The Aug. 6, 2001, presidential daily briefing is the stuff of legend, but we haven't heard so much about the Sept. 21, 2001, PDB. That may change soon. Reporting in the National Journal, Murray Waas says George W. Bush was told in the Sept. 21 PDB that the U.S. intelligence community had no evidence linking Saddam Hussein to the attacks of 9/11.
As Richard Clarke recounts in his book, Bush asked his aides on Sept. 12, 2001, "to go back over everything, everything," to see if Saddam Hussein was linked in any way to the attacks. "But, Mr. President," Clarke said, "al-Qaida did this." Clarke says that Bush responded by saying, "I know, I know, but ... see if Saddam was involved. Just look. I want to know any shred."
Waas says that the CIA was able to report back on one shred, but it wasn't the one Bush wanted. The president was told on Sept. 21, Waas says, that "the few credible reports" of contacts between Iraq and al-Qaida involved attempts by Saddam Hussein to monitor the group, which he considered a threat to his regime.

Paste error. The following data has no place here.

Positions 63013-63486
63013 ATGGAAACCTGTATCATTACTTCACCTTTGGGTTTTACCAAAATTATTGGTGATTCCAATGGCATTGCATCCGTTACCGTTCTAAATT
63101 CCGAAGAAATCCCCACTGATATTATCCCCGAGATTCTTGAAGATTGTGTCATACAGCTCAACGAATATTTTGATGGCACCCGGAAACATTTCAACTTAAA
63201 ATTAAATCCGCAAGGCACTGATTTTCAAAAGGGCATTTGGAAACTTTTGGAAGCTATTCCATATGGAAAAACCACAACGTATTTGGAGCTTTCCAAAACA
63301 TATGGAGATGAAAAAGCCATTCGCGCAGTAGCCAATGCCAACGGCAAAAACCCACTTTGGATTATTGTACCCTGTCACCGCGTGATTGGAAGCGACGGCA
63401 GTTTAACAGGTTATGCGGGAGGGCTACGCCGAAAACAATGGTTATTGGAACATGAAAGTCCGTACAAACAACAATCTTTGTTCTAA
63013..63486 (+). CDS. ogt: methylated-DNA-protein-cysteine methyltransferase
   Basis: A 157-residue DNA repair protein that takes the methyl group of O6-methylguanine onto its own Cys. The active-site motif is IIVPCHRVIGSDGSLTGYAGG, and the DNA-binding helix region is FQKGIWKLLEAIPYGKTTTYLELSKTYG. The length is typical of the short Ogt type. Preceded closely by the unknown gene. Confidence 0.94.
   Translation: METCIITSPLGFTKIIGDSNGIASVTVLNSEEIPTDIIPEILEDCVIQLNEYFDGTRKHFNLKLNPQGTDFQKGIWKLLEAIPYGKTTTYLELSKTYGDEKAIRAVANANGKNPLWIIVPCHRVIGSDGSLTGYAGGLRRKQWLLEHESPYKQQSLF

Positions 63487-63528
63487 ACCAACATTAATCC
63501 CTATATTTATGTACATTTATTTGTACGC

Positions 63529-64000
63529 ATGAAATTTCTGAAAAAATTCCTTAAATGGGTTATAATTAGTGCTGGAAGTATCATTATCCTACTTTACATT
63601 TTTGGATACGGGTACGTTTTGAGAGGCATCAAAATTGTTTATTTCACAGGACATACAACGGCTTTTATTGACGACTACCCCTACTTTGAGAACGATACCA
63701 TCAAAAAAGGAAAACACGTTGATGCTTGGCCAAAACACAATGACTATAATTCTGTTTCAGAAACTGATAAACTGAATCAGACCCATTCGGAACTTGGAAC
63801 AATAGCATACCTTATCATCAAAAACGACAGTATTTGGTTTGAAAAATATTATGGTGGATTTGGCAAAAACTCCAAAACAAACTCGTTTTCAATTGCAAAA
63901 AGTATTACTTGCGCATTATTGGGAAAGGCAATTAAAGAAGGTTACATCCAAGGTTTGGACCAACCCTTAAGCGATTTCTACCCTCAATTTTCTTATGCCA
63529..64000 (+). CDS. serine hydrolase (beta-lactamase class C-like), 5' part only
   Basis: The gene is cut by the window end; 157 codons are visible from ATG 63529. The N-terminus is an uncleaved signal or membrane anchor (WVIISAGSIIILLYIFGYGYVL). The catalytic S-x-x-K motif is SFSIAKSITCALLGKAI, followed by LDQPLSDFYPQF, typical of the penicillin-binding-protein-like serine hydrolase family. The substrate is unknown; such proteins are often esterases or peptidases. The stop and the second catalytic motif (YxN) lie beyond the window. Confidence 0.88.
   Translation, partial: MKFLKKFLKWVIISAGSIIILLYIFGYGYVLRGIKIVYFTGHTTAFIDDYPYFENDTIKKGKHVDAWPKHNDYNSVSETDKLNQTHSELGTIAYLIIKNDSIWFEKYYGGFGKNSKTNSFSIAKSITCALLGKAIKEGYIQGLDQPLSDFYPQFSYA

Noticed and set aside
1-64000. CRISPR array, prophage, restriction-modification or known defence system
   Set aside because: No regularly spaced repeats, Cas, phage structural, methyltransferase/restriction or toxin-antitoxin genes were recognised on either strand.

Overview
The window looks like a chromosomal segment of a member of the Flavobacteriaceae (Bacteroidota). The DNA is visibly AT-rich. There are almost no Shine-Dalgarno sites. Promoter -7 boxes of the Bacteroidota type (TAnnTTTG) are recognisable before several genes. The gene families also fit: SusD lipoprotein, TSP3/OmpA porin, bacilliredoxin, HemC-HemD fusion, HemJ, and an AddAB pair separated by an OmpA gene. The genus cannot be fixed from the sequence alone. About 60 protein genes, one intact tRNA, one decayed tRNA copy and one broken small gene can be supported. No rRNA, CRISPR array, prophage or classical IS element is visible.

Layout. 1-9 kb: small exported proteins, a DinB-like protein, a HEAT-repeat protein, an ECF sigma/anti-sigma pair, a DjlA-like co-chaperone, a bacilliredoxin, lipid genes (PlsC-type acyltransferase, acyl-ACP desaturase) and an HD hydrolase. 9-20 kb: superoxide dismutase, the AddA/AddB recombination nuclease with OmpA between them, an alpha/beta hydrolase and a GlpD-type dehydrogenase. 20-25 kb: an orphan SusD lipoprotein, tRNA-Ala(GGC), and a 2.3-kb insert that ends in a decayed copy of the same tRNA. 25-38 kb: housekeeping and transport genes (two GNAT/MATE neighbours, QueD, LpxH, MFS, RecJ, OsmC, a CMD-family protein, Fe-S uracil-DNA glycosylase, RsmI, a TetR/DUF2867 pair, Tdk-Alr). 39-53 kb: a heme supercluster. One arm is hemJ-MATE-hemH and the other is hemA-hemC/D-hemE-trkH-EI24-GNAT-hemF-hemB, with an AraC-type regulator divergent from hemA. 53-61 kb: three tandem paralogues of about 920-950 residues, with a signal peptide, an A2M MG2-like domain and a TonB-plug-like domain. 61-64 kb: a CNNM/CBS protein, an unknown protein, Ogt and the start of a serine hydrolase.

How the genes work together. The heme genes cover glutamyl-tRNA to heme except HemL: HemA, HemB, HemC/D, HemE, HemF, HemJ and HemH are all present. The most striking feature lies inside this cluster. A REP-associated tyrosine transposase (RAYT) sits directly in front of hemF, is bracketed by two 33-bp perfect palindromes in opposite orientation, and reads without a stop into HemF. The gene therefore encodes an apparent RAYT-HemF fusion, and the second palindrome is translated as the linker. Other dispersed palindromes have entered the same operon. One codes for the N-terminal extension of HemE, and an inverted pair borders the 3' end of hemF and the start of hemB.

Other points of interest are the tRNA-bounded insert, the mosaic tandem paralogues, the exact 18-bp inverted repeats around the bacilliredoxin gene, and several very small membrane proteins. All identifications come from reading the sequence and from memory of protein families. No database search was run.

Waas says the CIA assessment was distributed to a number of administration officials, including Vice President Dick Cheney, who would go on to suggest repeatedly that the United States had solid evidence of a link between Saddam and al-Qaida.
The Senate Intelligence Committee has asked to see a copy of the Sept. 21 PDB. So far, Waas says, the White House has refused to provide one.